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A Small World After All?

The title: “A Small World After All?” makes me think of “Six degree of
separation”. This theory not only reveals the hidden fate and mystery
of the Internet, its further application will certainly be treated as
a hidden power of social movement for the Internet.

For “six degree of separation” theory, it can be easier explained that
it is a connection of interpersonal relations. Under this theory, to
get to know an unfamiliar friend among friends of you only needs six
people’s connection. In other words, no matter it is Dan Shiffman,
Clay Shirky, or you have long admired Nancy, Obama, Al; You , in
theory, only need six people’s relationship to get to know him/her!

This theory can be traced back to the 1960s, Mill Gülen design a chain
letter experiment. In 1967 Mill Gülen design a chain letter
experiment. Kashmir Gülen will set chain letters randomly sent to 160
individuals living in Omaha, Nebraska, he put a letter in the name of
a Boston stockbroker, and requires each recipient to bring this letter
to the considered to be close to that stockbroker friend, all the
participants to do the same after receiving the letter. Eventually,
all the letter arrived after five or six steps of the stockbroker. So
he verified their assumptions: any two strangers can establish contact
through a friend of a friend, and the interval between them is no more
than six.

In the fall of 2001, Watts (Duncan Watts), a professor of sociology at
Columbia University, set up a study group to begin on the Internet
experiment. Watts establish a “small world” experiment sites, the
endpoints(people) are distributed in 18 different countries (including
a writer in New York, a policeman in Australia and Paris, a librarian,
etc.), voluntary through this web site, e-mailed to relatives and
friends are most likely to achieve the task. As a result, a total of
384 volunteers’ mail arrived at the station of arrival, and e-mail in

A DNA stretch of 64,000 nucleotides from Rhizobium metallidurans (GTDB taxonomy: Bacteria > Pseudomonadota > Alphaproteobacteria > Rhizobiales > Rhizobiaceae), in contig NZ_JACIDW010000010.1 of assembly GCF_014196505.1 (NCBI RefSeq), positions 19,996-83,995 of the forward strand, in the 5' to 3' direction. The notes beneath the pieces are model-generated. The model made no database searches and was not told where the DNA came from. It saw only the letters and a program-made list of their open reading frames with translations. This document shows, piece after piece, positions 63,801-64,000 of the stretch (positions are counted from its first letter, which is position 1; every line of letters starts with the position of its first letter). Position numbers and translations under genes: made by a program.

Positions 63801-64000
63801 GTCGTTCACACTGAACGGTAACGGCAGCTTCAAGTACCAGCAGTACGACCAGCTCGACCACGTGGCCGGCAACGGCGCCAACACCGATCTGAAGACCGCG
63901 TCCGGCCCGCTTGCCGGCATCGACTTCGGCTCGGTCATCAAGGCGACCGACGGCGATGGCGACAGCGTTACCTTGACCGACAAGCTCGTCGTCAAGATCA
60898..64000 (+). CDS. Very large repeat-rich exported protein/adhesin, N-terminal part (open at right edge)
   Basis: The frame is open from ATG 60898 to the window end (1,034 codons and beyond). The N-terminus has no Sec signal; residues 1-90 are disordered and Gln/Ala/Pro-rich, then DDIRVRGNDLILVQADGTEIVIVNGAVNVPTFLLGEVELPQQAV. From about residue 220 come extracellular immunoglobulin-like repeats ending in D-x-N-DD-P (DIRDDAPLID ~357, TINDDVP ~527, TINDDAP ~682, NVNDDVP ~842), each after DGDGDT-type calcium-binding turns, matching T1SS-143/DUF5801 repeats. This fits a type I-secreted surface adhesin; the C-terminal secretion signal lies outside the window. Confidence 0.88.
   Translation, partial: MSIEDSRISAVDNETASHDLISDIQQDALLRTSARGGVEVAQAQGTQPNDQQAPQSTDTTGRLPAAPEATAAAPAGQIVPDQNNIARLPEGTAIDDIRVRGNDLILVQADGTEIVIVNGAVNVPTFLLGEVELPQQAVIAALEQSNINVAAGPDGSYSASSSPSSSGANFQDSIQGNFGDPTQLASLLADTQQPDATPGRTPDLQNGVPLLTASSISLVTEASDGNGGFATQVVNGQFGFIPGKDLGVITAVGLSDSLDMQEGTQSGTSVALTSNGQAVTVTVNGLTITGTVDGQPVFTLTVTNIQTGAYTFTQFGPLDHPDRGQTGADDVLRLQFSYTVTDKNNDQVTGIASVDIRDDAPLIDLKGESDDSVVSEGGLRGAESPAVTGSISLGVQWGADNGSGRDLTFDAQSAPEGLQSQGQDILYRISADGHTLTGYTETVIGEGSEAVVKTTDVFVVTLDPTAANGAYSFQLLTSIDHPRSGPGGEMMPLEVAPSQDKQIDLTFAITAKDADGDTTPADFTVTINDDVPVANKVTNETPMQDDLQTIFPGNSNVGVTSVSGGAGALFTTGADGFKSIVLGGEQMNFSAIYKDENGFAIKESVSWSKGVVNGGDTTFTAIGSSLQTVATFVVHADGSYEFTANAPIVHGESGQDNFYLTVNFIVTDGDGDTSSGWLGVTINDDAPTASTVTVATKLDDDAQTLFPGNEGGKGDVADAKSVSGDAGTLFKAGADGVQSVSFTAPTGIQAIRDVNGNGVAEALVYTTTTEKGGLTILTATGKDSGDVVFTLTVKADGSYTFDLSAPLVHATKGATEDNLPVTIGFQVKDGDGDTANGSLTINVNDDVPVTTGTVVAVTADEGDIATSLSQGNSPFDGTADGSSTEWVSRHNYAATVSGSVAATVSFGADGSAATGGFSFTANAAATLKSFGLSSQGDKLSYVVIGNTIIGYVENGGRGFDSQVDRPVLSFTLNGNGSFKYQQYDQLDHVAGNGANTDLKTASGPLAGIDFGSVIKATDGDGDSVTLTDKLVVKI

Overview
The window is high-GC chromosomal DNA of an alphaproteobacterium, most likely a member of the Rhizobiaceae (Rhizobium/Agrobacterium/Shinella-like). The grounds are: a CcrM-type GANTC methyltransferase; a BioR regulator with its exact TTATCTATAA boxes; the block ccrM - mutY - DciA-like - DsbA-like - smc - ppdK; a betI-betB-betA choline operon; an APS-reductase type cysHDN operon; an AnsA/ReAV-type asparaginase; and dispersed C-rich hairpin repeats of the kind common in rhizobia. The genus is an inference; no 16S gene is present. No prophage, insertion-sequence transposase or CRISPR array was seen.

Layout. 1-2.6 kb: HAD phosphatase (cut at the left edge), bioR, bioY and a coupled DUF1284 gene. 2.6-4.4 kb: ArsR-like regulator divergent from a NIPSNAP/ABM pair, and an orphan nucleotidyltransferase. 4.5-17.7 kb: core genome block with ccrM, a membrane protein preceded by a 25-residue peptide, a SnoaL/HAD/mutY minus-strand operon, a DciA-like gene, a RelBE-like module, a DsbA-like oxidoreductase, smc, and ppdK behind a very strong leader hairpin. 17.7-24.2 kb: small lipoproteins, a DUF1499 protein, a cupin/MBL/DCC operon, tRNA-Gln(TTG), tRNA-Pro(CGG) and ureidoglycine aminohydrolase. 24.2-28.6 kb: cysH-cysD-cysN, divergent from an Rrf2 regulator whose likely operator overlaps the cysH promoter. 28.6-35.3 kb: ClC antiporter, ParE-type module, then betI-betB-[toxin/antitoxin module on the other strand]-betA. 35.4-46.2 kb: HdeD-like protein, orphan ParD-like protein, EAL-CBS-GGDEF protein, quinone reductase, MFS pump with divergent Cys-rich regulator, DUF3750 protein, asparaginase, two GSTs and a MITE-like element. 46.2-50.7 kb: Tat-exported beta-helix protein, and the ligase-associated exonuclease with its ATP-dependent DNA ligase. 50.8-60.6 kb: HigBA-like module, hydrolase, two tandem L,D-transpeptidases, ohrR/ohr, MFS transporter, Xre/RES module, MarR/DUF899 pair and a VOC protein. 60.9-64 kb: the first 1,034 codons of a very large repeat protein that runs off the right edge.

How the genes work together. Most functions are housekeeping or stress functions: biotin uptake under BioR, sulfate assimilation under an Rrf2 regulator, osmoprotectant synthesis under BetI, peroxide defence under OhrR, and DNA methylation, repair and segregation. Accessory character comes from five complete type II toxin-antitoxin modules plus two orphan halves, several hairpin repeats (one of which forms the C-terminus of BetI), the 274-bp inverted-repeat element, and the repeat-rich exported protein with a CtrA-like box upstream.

six steps or less then passed to the target!  Push a bit to the
current world, “Six Degrees of Separation” theory will be an
exceptionally important meaning In the Internet age.

The author mentioned about the Arab Spring in 2009, we all know about
that the Internet played a important role, but why? One of the
important reasons, in my opinion, should be considered because of the
6 degree relationship of Internet. Because of that, people can trust
that information including story, pictures, events comes from
somewhere/ someone unknown but it is trusted. And then, in terms of
reliance, the information of Arab Spring was spreading widely and

It is good to know that Internet has a power to push social movement
besides browsing news, play on-line games and press ‘like’ button.
Here is a speech by Clay Shirky talked about “How Can Social Media
Make History?”(
you should also listen about that (or take Clay’s class?) after read
this article.

1 comment to A Small World After All?

  • rsm397

    Fang-Yu’s response raises a number of interesting points and I was especially curious about the reference to the term “Six Degrees of Separation.” Though I am unfamiliar with the work of Mill Gullen, the idea was first born from a mathematical paper titled “Contacts and Influences” written in the 1950s by Manfred Kochen and political scientist Ithiel de Sola Pool in Paris. Their work did not reach a public audience outside of the scientific community until it was finally published in 1978. Yet, it was first popularized by American Psychologist Stanley Milgram, who first encountered the idea during a brief stint at the University of Paris.